Let’s talk about Anthem’s gear and progression livestream

This was genuinely fascinating and it’s the first set of concrete information about the grind that makes me feel like Bioware might actually be on the right track.

If you haven’t watched the livestream yet, the VOD’s over here. Excellent stuff overall, and the short version is that Bioware is leaning more towards Diablo’s loot system than Destiny’s.

Diablo vs. Destiny

Simply put, Destiny doesn’t really allow you to create nuanced character builds. If you’re a Commander Titan, you’re probably running Ursa; if you’re on one of the other Sentinal subclass trees, you’re probably running Doomfang. Barrage Hunters are wearing Shards of Galanor because why would they wear anything else? And a Tether Hunter is probably on Rigs. Basically, on any given class and subclass, there’s probably just one item you’re using; if you’re lucky there may be a second viable option.

Diablo 3, on the other hand, has tremendous amounts of character customization. It’s possible to build around specific skills to devastating effect, dramatically changing the way a class plays. Anthem seems to be leaning pretty heavily into the ability to create multiple, viable builds with each of the different Javelins.

Hardpoints on the Javelin

Each Javelin – the Colossus and the Ranger were demonstrated; but it’s safe to assume that this applies to all four suits – has a series of five hardpoints that allow for customization. They accommodate two weapons, three pieces of gear, and a set of components.

For the Colossus, the three pieces of gear were a Heavy Assault Launcher, an Ordinance Launcher, and some support gear. Weapons are your bog standard guns, drawn from the archtypes that you’d expect from any game featuring firearms. Components, however, are where things get really interesting.

As with a lot of Anthem-related things, Warframe is a good comparison

To really understand components, think mods in Warframe. Items with stats on them that, if slotted correctly, offer synergy with your abilities and really allow you to define a playstyle – examples include damage boosts, faster cooldowns, more damage, larger item pickup radius, and the ability to hover in the air for longer.

Multiple components can be slotted into a Javelin, with each one improving one or more of the suit’s abilities, allowing for more nuanced customization than just the perks on the weapons. And on top of the randomly-rolled perks that come with each piece of loot in the game, higher item rarities come with unique perks, similar to Diablo’s legendaries.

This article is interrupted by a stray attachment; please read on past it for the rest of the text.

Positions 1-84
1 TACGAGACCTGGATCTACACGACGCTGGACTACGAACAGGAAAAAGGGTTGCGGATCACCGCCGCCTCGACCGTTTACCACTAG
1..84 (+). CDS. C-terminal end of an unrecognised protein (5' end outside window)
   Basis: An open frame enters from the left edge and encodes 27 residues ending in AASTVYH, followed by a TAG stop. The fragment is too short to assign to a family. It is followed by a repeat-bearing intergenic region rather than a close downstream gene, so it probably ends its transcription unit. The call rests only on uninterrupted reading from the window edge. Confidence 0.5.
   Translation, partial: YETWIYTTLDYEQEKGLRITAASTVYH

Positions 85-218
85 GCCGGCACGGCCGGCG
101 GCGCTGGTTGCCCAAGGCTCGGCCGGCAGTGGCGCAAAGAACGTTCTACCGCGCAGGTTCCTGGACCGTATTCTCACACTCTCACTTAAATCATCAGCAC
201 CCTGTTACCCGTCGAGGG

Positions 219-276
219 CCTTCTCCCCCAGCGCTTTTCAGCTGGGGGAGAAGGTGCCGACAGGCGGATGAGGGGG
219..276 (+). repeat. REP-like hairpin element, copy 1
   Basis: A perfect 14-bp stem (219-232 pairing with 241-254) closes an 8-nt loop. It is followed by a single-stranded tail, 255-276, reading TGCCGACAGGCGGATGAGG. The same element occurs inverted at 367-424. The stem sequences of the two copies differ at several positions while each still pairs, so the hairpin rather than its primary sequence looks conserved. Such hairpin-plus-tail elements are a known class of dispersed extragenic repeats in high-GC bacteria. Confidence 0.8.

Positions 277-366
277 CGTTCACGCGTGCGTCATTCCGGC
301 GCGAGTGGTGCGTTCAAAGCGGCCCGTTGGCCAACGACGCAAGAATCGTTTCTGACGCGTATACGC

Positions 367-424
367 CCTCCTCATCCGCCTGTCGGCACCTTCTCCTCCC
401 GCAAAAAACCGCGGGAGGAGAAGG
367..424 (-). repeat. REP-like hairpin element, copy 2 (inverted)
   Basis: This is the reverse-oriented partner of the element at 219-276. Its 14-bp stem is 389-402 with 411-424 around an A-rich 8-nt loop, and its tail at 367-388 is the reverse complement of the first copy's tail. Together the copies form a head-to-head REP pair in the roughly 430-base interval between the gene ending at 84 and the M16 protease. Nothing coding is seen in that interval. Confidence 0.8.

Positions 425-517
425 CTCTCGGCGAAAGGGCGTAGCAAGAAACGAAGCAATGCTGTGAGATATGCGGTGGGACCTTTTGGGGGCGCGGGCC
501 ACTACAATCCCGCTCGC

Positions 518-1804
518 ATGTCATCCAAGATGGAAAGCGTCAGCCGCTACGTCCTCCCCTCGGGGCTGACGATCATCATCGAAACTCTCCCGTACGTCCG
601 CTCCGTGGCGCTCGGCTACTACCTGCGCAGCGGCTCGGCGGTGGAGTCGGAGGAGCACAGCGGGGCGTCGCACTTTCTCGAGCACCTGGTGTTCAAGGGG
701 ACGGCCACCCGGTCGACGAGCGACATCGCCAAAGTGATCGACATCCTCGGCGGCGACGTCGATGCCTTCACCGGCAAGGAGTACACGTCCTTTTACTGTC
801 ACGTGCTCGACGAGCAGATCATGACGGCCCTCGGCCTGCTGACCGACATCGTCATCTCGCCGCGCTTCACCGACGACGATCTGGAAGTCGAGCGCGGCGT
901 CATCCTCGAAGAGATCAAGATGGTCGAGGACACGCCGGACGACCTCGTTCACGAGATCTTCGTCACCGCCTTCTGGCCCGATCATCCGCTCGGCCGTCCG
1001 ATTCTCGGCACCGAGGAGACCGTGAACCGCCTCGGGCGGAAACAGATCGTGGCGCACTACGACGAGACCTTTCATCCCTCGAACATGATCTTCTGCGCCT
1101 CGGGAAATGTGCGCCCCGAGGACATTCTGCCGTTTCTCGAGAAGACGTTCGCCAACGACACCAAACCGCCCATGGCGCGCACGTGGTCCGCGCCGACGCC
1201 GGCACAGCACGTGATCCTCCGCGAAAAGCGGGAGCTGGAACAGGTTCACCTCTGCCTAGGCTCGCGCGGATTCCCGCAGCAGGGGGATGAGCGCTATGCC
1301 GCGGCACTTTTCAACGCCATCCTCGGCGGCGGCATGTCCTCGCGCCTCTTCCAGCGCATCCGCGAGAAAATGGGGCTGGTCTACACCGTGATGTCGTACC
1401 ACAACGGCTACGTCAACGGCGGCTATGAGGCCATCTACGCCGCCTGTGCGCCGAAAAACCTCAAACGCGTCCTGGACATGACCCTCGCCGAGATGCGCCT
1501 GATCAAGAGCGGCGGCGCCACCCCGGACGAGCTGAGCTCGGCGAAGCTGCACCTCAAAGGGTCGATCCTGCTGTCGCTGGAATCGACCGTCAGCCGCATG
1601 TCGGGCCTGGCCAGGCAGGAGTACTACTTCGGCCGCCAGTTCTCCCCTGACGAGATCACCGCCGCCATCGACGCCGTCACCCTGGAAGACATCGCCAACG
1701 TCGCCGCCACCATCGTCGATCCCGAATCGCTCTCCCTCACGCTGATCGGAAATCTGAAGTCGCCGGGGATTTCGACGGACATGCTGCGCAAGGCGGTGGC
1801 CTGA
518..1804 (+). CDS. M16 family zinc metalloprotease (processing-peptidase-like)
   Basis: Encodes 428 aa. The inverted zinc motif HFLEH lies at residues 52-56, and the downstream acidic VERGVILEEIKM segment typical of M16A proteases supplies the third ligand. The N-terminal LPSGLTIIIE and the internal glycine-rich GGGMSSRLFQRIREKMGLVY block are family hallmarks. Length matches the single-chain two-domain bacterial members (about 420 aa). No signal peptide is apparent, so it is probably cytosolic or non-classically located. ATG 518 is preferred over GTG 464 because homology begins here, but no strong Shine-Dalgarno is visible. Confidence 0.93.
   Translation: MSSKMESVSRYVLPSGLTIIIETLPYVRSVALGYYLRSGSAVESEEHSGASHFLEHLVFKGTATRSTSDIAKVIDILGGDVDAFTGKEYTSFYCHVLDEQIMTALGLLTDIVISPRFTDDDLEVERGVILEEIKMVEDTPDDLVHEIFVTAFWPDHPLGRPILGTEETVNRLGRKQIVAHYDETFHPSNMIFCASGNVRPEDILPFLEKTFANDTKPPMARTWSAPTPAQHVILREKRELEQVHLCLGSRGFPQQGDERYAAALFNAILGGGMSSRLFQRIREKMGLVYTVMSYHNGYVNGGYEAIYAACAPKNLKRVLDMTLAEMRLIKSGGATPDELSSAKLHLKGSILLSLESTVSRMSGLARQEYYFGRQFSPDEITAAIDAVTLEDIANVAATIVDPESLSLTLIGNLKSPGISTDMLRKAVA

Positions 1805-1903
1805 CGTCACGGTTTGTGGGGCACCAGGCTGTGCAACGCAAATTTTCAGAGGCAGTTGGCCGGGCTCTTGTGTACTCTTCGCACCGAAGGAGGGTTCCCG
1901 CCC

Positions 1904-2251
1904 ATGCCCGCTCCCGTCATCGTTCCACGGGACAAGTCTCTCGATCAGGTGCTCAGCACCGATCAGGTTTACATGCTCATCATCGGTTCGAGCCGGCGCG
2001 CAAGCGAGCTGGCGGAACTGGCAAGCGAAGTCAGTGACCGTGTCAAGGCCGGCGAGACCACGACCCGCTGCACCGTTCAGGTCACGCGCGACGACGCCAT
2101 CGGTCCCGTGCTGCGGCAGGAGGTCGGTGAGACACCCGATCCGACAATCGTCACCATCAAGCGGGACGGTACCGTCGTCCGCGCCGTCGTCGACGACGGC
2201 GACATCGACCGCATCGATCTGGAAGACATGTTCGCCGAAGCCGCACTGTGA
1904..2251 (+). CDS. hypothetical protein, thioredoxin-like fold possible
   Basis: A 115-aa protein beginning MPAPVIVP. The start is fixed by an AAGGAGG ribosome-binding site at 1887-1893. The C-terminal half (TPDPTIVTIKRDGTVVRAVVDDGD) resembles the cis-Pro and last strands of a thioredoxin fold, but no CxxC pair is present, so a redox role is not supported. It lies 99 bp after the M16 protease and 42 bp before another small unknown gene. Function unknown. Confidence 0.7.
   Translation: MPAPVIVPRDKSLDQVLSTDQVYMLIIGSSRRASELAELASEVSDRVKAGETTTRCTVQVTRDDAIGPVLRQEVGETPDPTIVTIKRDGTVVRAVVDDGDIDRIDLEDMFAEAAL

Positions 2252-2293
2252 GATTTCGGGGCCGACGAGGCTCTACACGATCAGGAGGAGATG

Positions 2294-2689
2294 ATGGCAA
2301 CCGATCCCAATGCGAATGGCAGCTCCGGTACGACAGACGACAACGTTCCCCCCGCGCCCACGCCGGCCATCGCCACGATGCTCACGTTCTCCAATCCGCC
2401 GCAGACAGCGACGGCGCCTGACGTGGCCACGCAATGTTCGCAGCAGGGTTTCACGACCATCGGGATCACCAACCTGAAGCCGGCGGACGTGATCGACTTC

Item rarity and the loot chase

There are a total of six item rarities in the game (Common, Uncommon, Rare, Epic, Masterwork, and Legendary). A single item can have up to four perks – called Inscriptions in Anthem – depending on item rarity, and Inscriptions start showing up from Uncommon items onwards.

Masterwork and Legendary items will have a perk unique to that item, in addition to the Inscriptions that are on them. So with one fixed perk there, and up to four random Inscriptions, different versions of the same item could be viable in a collection of different playstyles.

And this seems to the heart of Anthem’s two-fold loot chase – first to get an item that you want, and second to get a version of the item that fits neatly into a build you’re working on. And although crafting exists in the game – I’ve no idea to what extent since that hasn’t been demonstrated yet – the bulk of your items will come from going out into the world and killing all of the things.

So, basically, all of the looting goodness of Diablo but with the gorgeous, shooty, explodey, combo-filled world of Anthem.

This is all good stuff

In any looter shooter, the item grind is the meat of the experience and it seems like Bioware’s thinking correctly about making rewards genuinely exciting and meaningful. I certainly wasn’t expecting this much depth on the customization front but after the gear and progression livestream, I’m actually eager to play the thing. If nothing else, it looks like it’s aiming to improve on all of the fronts in which Destiny has failed so spectacularly for the last four years – and I, for one, really hope Bioware delivers on all of the interesting things that they’ve shown.

Much like Mass Effect Andromeda, everything we’ve been shown is exciting, but it remains to be seen whether or not the final product delivers on the hype machine that’s slowly chugging to life.

Trevor Coelho
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